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Ohio minimum wage going up by 10 cents in 2014

By John Seewer
Associated Press

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TOLEDO, OHIO: Ohio’s minimum wage is increasing again and with it should come a boost to about 300,000 low-wage earners, according to one policy group’s estimate.

The minimum wage rose 10 cents to $7.95 per hour at the start of the new year. For tipped employees, the new minimum increased 5 cents per hour to $3.98.

The increases were mandated by Ohio voters who in 2006 approved an amendment to the state constitution that links the minimum wage to inflation.

The Consumer Price Index for urban wage earners and clerical workers rose 1.5 percent during the period used to calculate wage increases. A year ago, Ohio’s minimum wage jumped 15 cents at the beginning of 2013.

Ohio is one of 13 states raising the minimum wage at the beginning of the year, according to the Washington-based Economic Policy Institute. Most of those states, like Ohio, have automatic increases to adjust for inflation.

The group estimates that 330,000 workers in Ohio will benefit directly from the wage hike.

How that will impact the state’s economy is debatable.

The Economic Policy Institute says the wage increase will increase Ohio’s economic growth by $38 million, but others including some business associations counter that higher minimum wages force businesses to raise prices or cut hours or jobs for workers.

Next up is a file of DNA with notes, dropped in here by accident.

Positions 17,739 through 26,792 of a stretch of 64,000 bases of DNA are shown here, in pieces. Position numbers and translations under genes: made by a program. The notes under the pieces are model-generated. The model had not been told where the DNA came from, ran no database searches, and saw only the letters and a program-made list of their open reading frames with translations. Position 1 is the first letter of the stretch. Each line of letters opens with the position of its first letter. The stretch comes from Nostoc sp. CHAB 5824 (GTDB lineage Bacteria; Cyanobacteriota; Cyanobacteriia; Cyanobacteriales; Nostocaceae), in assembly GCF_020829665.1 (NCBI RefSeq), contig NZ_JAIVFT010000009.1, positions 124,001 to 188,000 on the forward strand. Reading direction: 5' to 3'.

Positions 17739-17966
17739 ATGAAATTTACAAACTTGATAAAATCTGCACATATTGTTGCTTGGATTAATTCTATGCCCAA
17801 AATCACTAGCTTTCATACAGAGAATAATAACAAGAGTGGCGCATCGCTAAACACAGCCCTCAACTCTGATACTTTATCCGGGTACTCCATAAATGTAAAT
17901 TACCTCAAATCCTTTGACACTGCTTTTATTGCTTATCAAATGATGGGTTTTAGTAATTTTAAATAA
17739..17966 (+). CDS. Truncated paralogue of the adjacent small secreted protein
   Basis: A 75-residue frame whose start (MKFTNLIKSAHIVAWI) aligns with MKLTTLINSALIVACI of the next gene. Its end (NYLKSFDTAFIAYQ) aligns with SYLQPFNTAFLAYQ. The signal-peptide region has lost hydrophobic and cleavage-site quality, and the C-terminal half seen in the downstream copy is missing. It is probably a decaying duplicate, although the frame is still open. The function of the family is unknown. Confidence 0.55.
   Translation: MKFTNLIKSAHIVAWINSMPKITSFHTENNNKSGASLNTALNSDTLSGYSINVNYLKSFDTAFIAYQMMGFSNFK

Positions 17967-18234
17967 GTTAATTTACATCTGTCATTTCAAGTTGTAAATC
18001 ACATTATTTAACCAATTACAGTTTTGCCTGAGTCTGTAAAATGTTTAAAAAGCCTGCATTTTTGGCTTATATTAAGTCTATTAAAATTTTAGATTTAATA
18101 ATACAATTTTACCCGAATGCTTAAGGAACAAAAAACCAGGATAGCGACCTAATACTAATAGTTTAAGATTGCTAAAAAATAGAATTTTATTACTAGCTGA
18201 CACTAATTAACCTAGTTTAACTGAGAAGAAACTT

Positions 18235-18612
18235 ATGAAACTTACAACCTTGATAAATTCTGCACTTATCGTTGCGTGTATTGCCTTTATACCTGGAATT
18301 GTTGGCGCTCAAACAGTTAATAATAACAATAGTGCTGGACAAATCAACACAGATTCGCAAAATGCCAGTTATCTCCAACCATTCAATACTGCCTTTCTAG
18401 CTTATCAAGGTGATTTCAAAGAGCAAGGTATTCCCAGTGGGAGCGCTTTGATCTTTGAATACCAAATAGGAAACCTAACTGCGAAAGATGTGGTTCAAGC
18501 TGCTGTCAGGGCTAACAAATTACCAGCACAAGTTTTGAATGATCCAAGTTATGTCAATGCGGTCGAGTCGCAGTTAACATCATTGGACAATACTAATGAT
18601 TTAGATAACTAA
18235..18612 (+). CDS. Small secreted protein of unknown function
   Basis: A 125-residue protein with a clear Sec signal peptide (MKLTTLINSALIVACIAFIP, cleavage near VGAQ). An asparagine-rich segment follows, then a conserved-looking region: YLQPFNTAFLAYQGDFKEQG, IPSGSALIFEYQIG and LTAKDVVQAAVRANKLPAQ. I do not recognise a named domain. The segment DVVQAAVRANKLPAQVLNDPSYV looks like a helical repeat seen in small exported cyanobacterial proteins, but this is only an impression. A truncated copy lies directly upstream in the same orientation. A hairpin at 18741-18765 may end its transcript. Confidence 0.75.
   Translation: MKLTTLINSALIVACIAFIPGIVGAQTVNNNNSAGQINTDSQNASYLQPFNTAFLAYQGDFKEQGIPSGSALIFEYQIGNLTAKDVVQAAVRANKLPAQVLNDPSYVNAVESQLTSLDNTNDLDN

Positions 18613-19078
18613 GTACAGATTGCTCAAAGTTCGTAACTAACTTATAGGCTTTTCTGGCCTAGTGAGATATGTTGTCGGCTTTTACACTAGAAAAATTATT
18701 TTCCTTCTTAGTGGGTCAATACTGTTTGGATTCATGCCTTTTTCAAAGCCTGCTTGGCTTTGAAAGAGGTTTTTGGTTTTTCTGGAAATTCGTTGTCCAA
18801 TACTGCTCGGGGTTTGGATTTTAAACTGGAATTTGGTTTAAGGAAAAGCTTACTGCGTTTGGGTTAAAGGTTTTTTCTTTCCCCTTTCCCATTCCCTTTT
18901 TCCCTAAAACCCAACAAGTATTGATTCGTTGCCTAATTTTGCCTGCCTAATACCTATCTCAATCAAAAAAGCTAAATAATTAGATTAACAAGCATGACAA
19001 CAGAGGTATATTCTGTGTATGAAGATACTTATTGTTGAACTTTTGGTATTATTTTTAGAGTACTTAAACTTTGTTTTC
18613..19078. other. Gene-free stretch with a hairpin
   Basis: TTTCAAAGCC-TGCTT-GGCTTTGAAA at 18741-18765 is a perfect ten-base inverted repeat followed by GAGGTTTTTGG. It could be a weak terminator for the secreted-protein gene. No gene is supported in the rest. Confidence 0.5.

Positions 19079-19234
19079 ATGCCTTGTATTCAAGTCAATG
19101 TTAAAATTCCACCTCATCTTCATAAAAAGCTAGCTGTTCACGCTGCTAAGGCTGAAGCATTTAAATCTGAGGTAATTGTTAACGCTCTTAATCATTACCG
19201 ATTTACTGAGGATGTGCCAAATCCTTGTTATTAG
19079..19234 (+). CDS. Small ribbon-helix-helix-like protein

Ohio’s new minimum would earn a full-time employee $16,500 a year.

“This is not nearly enough to achieve a livable wage for many workers but any and all upward pressure on wages is better than the stagnant wages we have seen,” Ohio AFL-CIO President Tim Burga said in a statement.

The powerful labor union helped bring about the vote in Ohio that bound the minimum wage to the Consumer Price Index.

The wage for employees at small companies and 14- and 15-year-olds is tied to the federal minimum wage, which is $7.25.

President Barack Obama has been pushing Congress for much of the last year to raise the federal minimum wage.

Labor unions, Democrats and other worker advocacy have been staging protests with fast-food workers in big cities to draw attention to the issue.


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